Planning Matters: Do-It-Yourself Home Design and Safety


If you are contemplating embarking on a home design or improvement project, you undoubtedly are undertaking what may amount to a considerable amount of planning. Your planning may include a wide variety of elements, including actual design considerations and the equipment and materials necessary to achieve your objectives.


If you are like a considerable number of people preparing to undertake a home improvement project, safety considerations may not be part of your planning process. Many people seem to think that “safety happens.” The idea of setting forth a specific safety strategy in advance of undertaking a do-it-yourself home improvement project isn’t part of the planning equation.


The truth is that safety is not something that can be undertaken on the fly. This is the case with all types of construction projects, including those associated with a DIY home improvement effort.


Fail to Plan for Safety Considerations Results in Safety Failure


The most significant result of failing to include safety planning into your overall home improvement strategy is the risk of an absolute project-wide safety failure. Safe practices don’t just materialize out of nowhere. They require keen deliberation.


Take the utilization of scaffolding in a home improvement project as an example. Typically, a home improvement plan will reference “rent scaffold,” or something to that effect. What it will not include is a strategy regarding proper scaffold assembly and use.


Valuable and readily accessible resources exist to assist a person embarking on a DIY home improvement project in mapping out a plan for safe and proper assembly and use of scaffolding. For example, the website maintained by the Occupational Safety and Health Administration contains a wealth of information on a wide range of topics. In regard to this example, you can access in depth information about the safe and proper assembly and utilization of scaffolding.


Proper Safety Equipment Requires Planning


When you are laying out your strategy for a home improvement project, you develop a list of the equipment and materials you will require. As referenced previously, because safety equipment and materials may be necessary for your project, you must include an appropriate list of the items you must obtain in this category.


Yet again, the OSHA website can provide you assistance in delineating what you may need in in regard to safety equipment and materials. You don’t need to wander around blindly trying to figure out what is necessary to maintain your safety during a particular type of home improvement project.


One of two things tends to happen when no real planning is undertaken in regard to safety equipment and material in advance of starting a DIY home improvement project. In the best case scenario, the project ends up delayed while you hunt done what is necessary in the way of safety equipment and material.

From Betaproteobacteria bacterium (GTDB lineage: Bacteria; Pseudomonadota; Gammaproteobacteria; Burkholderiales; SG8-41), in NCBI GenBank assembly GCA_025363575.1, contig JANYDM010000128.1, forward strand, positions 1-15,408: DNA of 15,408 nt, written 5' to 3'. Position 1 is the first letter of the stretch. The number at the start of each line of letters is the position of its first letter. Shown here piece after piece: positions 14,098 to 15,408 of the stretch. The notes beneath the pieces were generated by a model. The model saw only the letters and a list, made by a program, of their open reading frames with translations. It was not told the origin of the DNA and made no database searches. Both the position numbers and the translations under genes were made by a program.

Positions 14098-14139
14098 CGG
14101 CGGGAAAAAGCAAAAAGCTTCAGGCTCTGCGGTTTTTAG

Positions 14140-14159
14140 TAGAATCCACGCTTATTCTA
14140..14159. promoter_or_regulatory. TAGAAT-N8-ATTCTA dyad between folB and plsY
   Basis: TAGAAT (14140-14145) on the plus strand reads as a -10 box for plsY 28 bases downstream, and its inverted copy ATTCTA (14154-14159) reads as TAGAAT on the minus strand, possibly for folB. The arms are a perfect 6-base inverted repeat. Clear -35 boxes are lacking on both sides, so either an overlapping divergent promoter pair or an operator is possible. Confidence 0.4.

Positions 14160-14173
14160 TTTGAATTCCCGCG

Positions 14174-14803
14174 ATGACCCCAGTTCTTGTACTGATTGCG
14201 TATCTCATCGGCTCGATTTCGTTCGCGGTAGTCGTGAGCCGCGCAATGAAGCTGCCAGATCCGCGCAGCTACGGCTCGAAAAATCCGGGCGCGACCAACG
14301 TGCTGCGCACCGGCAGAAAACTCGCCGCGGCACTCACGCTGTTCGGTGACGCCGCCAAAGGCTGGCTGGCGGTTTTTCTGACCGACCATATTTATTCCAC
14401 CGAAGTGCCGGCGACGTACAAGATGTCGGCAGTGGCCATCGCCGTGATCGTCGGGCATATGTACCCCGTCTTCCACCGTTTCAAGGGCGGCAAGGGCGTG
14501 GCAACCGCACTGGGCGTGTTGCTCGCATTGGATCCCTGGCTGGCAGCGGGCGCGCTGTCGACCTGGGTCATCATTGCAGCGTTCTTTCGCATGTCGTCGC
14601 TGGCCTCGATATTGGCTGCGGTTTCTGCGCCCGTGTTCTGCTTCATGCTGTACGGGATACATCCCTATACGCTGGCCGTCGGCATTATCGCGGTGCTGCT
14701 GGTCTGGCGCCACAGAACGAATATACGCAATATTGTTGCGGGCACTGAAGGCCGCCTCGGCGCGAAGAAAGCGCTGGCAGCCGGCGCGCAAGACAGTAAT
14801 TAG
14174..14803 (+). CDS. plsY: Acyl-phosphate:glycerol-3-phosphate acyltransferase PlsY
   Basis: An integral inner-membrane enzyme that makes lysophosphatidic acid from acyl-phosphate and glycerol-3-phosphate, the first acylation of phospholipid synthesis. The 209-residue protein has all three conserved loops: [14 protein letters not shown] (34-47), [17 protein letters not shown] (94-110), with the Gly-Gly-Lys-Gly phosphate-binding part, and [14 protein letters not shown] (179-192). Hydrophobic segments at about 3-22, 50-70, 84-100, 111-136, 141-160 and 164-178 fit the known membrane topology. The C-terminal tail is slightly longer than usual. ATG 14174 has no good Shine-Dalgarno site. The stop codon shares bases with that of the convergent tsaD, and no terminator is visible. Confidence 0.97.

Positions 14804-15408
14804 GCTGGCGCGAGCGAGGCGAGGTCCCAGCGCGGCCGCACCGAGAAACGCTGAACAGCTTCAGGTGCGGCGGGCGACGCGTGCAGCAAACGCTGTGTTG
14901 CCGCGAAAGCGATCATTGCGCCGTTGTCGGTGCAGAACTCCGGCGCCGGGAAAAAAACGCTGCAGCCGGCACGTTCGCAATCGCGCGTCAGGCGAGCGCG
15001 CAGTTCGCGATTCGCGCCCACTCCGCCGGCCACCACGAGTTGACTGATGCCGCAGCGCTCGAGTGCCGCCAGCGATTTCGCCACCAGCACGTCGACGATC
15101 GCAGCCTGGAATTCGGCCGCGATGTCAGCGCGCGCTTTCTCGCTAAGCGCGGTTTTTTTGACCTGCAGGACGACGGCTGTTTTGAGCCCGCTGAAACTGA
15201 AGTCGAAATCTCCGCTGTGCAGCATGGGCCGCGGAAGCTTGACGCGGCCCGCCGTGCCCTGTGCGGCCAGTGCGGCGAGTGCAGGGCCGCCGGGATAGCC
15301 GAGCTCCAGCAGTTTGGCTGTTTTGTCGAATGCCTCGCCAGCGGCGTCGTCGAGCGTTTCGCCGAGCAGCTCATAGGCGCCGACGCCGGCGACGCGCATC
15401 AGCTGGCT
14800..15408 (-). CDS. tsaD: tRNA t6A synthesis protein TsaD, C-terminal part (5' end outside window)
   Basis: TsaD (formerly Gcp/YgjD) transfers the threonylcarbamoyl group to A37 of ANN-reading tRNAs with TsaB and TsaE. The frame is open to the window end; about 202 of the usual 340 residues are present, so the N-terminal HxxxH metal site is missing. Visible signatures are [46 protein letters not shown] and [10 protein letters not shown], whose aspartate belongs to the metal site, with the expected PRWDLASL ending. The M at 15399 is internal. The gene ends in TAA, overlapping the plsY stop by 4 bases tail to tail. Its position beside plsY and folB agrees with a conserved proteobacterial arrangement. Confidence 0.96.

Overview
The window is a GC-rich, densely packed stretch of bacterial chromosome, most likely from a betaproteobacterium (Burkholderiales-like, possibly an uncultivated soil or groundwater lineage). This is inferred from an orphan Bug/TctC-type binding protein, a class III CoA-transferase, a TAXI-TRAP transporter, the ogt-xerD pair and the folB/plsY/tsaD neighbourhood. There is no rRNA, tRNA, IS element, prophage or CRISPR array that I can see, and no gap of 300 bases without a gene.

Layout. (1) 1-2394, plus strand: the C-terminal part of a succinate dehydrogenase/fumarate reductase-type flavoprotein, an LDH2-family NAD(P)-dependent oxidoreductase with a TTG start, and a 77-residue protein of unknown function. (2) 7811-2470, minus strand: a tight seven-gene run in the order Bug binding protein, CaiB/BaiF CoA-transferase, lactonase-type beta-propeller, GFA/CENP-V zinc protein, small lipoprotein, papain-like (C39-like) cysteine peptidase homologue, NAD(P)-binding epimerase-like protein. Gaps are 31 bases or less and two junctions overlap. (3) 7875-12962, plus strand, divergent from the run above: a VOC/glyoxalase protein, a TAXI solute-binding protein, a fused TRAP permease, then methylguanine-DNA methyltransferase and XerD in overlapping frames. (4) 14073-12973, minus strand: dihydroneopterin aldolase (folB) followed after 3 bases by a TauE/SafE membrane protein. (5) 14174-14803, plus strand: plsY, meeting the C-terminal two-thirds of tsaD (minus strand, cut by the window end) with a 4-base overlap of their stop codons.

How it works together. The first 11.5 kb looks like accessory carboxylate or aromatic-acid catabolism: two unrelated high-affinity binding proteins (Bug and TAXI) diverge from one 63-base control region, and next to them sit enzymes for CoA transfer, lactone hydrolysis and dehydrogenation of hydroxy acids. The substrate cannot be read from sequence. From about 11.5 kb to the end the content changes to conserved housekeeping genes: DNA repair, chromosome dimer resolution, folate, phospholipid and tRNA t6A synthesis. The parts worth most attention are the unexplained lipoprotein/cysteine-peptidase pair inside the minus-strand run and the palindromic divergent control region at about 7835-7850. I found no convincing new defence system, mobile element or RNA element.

In the worst case scenario, you may end up doing what a shocking number of people do in this situation. You may elect to undertake what might be called a safety punt. You forgo getting the safety equipment and materials you need for a project because you don’t want to “waste the time” seeking these items out. You mentally argue that your risks aren’t great and you really don’t need this equipment or materials anyway. You must understand that this is a dangerous thought process that puts your safety, and even your life, at risk. In addition, you might actually jeopardize the welfare of others who come into contact with your project if you slough off getting appropriate safety equipment and materials in this manner.


Do-It-Yourself Doesn’t Necessarily Mean Doing It All Alone


There is an important factor that you need to bear in mind as you consider undertaking a DIY home improvement and design project. Doing a home improvement project yourself does not mean that you do all aspects of the project on your own. This particularly is the case when it comes to aspects of a home improvement and design project that might present particularly unsafe aspects.


First of all, advanced planning aids you in identifying those aspects of a project that might present a particular danger to you or others. Using the scaffolding example again to illustrate this issue, a majority of scaffold accidents result from the planks or structure giving way. These things oftentimes are the result of improper assembly.


By doing your research, and by planning, you will better recognize potential significant safety risks like that involving scaffolding. In response, you can access professional assistance, in this case with assembling scaffolding for your project.


Safety planning is vital. By taking safety seriously in your overall planning process, you will better protect yourself and others during your home improvement project.



Jessica Kane is a writer forĀ OSHA Campus Online, where you can complete a variety of OSHA training courses 100% online at your convenience.


Leave a Reply

Your email address will not be published. Required fields are marked *